Matcha marshmallows: A small batch of homemade marshmallow recipe flavored with matcha tea powder. Recipe makes just 8 matcha marshmallows in a bread loaf pan.
Let me say first that I never intended for this to be a manifesto about how old I’m feeling lately.
And I can’t really blame the cold weather for hurting my bones because it’s not even Fall here yet. It was almost 90 degrees today! But look at me, blubbering about the weather. The freaking weather! Oh this is definitely going to be a promulgation about my age.
To start at the beginning: I slept funny on my neck a few nights ago and I’ve been laid up ever since. The whole thing just kinda makes you stop and think: if I’m capable of getting hurt while lying in bed, well, then it’s time to admit I’m getting older.
I’m positive this is a product of having too much time to lay around in bed. I’ve been happily conducting business from my bed (and, in fact, am doing so now), and it’s kinda nice to take it easy every once in a while. I almost knew I had this coming.
I had a sense last weekend that my body was craving rest. I’m almost too embarrassed to admit this, but, I saw someone loitering at a bus station and I was jealous that he had nothing better to do. I longed for an empty To Do list. That has to be the lowest of the low—feeling envious of a loiterer? Right?
I pressed on, and taught what felt like an all-day cooking class that Saturday morning. I was fiercely aware that my students were there for a ‘fun day in the kitchen,’ while I had been up since the sun gathering ingredients and recipe planning. My feet were starting to ache. I was very much at work, and they were very much at play. The whole thing made me a little whirly from head to (aching) feet.
Then, Tracy talked about throwing out her back, and I thought ‘wow, what is that even like?’ And here I am, almost bed buddies with her.
No sympathy, only matcha marshmallows:
I do not deserve one ounce of ‘get well soon’ or ‘so sorry you feel bad,’ ok? I woke up with a kink in my neck (lifelong stomach-sleeper over here…please don’t tell my chiropractor!), and I decided what I really needed was a nice long yoga class. Bad idea. It was even worse when the yoga teacher mentioned that the focus would be the 5th chakra, which is your neck and throat. I willingly submitted to all sorts of neck stretching poses.
Not thinking about the low levels of pain I was experiencing, I decided to focus instead on how the energy in our necks and throats helps us speak more clearly and be more honest with ourselves and those around us. Like I was rising above the pain into this virtuous state. Worst.idea.ever. The ability to say what you mean and mean what you say is not worth a sore neck. (I can say this in the throes of pain, but overall, yes, honesty is important).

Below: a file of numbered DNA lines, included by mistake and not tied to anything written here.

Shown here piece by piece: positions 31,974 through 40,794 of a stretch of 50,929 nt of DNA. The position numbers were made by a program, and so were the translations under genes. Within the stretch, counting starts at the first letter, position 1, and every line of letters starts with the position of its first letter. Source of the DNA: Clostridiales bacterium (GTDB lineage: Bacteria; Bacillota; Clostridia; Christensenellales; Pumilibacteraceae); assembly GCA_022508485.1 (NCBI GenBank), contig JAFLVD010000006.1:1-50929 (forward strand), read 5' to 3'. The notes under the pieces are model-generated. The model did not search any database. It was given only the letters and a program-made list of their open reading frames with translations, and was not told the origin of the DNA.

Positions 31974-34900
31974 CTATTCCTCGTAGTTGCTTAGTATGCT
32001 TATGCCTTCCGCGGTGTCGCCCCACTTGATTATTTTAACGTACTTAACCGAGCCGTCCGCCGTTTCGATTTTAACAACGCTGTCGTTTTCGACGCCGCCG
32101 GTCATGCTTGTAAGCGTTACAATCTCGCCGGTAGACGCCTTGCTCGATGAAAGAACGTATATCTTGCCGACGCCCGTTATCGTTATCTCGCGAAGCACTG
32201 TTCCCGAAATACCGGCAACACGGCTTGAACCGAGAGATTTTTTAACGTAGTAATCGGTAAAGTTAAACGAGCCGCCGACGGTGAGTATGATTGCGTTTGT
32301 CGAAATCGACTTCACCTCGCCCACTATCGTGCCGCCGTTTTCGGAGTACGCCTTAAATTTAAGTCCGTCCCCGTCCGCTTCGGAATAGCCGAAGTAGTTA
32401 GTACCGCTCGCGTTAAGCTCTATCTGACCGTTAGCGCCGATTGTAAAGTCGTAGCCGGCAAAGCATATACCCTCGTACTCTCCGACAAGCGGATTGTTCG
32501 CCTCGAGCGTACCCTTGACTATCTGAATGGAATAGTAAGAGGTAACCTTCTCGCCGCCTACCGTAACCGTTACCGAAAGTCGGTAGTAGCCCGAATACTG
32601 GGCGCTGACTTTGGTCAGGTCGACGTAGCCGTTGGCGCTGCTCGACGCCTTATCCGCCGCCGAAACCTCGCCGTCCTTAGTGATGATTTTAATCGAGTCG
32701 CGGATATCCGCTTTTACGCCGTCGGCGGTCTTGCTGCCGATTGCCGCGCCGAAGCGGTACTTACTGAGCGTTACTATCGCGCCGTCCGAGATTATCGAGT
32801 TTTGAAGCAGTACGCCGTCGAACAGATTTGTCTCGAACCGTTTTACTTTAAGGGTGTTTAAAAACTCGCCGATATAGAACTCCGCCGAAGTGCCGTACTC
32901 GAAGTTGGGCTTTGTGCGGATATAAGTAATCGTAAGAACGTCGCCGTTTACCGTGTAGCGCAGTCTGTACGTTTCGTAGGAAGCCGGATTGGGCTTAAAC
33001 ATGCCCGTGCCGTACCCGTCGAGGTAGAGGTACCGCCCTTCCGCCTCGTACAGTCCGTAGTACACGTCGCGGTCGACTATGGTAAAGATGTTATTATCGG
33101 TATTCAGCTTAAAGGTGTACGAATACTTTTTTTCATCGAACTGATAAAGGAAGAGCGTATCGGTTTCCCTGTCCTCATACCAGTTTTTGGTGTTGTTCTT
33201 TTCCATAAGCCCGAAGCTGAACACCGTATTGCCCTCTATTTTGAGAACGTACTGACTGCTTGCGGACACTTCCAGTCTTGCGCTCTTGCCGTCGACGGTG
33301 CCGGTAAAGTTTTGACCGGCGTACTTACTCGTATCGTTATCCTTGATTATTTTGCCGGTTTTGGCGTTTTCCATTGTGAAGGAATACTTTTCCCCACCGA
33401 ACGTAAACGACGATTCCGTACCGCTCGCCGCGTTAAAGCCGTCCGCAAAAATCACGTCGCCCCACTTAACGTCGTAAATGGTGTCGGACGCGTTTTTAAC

I came home and took the max dose of Aleve allowed for my body weight, and continued to do so for 3 days. I’m normally the type of person to resist medicine, or take a half-dose at the very most. But considering the max dose was only barely taking the edge off, I was all in.
I’m just glad I have a whole pan of matcha marshmallows to get me through this. Luckily, marshmallows melt in your mouth. The small caffeine boost from matcha made me alert enough to continue playing office in my bed, while also keeping me away from the coffee jitters.
You guys knows the drill here in small-batch land: these marshmallows are made in a loaf pan. If you’re looking for other flavors, try vanilla marshmallows, chocolate marshmallows, maple syrup marshmallows, and last but not least: raspberry marshmallows!
This recipe for a small batch of matcha marshmallows makes just 8 marshmallows. They take just 15 minutes to whip up and then they set in a bread loaf pan for a few hours. A quick roll in powdered sugar (or more matcha), and you’re ready!
Yields 8 big marshmallows
A small batch of homemade marshmallows, flavored with matcha tea.
10 minPrep Time
10 minCook Time
20 minTotal Time
- 3/4 cup granulated sugar
- 1/3 cup light (clear) corn syrup
- pinch of salt
- 6 tablespoons cool water, divided use
- 1 tablespoon matcha tea
- 1 packet (2 1/2 teaspoons) unflavored gelatin powder
- 3/4 cup powdered sugar
- Line a 9x5" loaf pan with parchment paper, and spray cooking spray on top of the parchment paper, heavily.
- In a medium sauce pan, stir together the granulated sugar, corn syrup, salt, and 3 tablespoons of the water. Turn the heat to high and bring to a boil without stirring. Clip a candy thermometer to the edge of the pan, and boil until it reaches 238-degrees Fahrenheit.
- Meanwhile, heat about a 1/2 cup of water in a small saucepan or tea kettle. Sprinkle the matcha in the bottom of a shallow bowl, and pour 2 tablespoons of the near-boiling water on top. Whisk vigorously to dissolve the tea. (You don't need the whole 1/2 cup of the water; it's just difficult to only boil 2 tablespoons of water!)
- Meanwhile, add the remaining 3 tablespoons of water to a large bowl and sprinkle the gelatin on top. Let sit for a few minutes without stirring.
- When the sugar syrup reaches 238, slowly begin to stream it into the gelatin mixture while constantly beating with a hand mixer (not a stand mixer). Do not splash the syrup on the edges of the bowl, or it will harden immediately. Go slow, and take your time.
- Beat the mixture for a full 8-10 minutes.
- Beat in the matcha-water mixture until combined.
- Spread the mixture into the loaf pan.
- Let the mixture set uncovered for at least 3 hours.
- When ready to cut, sprinkle the powdered sugar on a work surface. Dump the marshmallows out on the surface, and slice while dipping the knife in powdered sugar between cuts. Roll all of the edges of the marshmallows in the powdered sugar.
- Store the marshmallows in an air-tight container at room temperature. They will keep for 2-3 days .